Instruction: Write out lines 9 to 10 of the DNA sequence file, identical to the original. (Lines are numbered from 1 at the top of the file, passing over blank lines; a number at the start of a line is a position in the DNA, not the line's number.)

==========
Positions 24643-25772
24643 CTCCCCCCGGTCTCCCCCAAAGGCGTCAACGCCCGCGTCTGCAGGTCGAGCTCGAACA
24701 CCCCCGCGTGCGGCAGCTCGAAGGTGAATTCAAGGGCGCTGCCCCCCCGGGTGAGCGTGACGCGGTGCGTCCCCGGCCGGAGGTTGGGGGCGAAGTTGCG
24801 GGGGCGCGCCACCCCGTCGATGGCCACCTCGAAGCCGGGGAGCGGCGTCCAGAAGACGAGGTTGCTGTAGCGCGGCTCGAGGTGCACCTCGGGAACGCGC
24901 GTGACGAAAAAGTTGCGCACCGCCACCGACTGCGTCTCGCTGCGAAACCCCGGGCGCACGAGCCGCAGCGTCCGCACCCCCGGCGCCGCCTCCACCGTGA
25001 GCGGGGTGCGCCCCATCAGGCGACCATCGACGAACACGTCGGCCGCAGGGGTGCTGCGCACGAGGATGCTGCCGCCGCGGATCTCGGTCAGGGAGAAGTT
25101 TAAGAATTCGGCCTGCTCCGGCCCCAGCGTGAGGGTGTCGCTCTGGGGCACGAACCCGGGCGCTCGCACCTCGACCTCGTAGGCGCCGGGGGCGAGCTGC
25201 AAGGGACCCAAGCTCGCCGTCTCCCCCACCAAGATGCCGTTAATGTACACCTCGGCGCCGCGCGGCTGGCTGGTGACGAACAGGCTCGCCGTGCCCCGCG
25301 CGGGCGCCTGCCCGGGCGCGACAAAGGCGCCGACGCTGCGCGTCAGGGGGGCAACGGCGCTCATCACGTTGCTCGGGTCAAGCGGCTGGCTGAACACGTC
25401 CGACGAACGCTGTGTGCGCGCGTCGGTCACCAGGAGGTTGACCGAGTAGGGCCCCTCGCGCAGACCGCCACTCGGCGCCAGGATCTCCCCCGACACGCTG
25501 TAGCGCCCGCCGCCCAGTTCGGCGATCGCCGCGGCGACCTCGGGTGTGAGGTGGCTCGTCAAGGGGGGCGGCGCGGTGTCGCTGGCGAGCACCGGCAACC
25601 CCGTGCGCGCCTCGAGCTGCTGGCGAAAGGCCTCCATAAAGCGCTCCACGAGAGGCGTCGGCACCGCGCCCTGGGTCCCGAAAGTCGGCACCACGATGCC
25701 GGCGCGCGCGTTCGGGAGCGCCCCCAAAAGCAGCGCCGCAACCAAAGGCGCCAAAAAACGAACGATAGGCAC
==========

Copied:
25301 CGGGCGCCTGCCCGGGCGCGACAAAGGCGCCGACGCTGCGCGTCAGGGGGGCAACGGCGCTCATCACGTTGCTCGGGTCAAGCGGCTGGCTGAACACGTC
25401 CGACGAACGCTGTGTGCGCGCGTCGGTCACCAGGAGGTTGACCGAGTAGGGCCCCTCGCGCAGACCGCCACTCGGCGCCAGGATCTCCCCCGACACGCTG